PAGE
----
• Therefore, the semi-rigid liners for soft container bags described herein are adapted to attain the ends and advantages mentioned as well as those that are inherent therein. The particular embodiments disclosed above are illustrative only, as the present invention may be modified and practiced in different but equivalent manners apparent to those having ordinary skill in the art having the benefit of the teachings herein. Having described some exemplary embodiments of the present invention, it is believed that the use of alternate liner configurations is within the purview of those having ordinary skill in the art. In addition, the liner and/or soft container bag is not limited to having a rectangular shape or a cylindrical shape. While numerous changes may be made by those having ordinary skill in the art, such changes are encompassed within the spirit of this invention as defined by the appended claims. It is therefore evident that the particular illustrative embodiments disclosed above may be altered or modified and all such variations are considered within the scope and spirit of the present invention.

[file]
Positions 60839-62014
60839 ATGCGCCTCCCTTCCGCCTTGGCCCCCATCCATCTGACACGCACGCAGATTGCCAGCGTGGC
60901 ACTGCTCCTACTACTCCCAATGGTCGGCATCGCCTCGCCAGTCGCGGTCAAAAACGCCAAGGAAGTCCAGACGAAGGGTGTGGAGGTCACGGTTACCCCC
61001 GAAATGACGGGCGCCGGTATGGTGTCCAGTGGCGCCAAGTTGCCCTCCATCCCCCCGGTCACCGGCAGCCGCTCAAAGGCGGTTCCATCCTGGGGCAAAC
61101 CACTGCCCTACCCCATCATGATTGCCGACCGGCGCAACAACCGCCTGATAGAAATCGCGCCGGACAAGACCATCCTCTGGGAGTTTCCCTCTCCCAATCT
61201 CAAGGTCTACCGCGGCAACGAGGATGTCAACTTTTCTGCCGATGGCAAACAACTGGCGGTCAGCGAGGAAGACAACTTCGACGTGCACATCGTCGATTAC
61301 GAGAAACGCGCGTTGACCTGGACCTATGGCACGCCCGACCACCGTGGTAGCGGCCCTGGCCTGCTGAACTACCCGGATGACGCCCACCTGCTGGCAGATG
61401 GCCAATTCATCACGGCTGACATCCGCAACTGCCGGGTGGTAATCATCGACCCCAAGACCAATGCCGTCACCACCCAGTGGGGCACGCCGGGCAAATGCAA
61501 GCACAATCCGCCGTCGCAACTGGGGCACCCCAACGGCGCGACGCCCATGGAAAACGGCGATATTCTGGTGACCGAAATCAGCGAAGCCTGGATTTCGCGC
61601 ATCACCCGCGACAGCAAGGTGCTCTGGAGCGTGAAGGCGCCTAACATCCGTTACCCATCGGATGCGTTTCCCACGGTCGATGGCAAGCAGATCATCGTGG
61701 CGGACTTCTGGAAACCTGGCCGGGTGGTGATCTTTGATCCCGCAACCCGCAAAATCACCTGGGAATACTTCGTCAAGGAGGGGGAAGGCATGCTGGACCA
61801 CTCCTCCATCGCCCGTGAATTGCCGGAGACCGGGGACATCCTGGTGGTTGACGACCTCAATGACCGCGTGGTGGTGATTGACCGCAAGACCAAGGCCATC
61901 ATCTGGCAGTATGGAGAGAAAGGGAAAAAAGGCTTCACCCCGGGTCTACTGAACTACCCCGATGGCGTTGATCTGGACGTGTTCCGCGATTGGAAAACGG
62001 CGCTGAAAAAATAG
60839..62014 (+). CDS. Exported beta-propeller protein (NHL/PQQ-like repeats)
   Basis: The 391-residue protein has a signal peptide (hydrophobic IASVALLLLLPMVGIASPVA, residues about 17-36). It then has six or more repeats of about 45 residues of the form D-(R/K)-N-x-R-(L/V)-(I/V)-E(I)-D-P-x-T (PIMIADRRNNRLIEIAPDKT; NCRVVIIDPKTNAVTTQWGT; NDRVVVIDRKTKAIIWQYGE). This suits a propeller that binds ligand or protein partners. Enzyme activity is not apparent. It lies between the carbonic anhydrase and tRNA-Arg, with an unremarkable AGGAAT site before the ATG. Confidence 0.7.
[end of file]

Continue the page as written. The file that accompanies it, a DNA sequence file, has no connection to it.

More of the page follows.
Claims (20)

1. A container system comprising:
a flexible housing defining a cavity; and
a flexible, semi-rigid liner positioned within the cavity, wherein the liner comprises at least one opening for housing an item therein, wherein the liner deforms from an original shape to a deformed shape when a force is applied to the liner, and wherein the liner returns to the original shape when the force is removed.
2. The container system of claim 1, wherein the liner comprises a viscoelastic polymer.
3. The container system of claim 1, wherein the liner comprises one of a thermoplastic and a thermoset material.
4. The container system of claim 1, wherein the liner comprises an insulating material.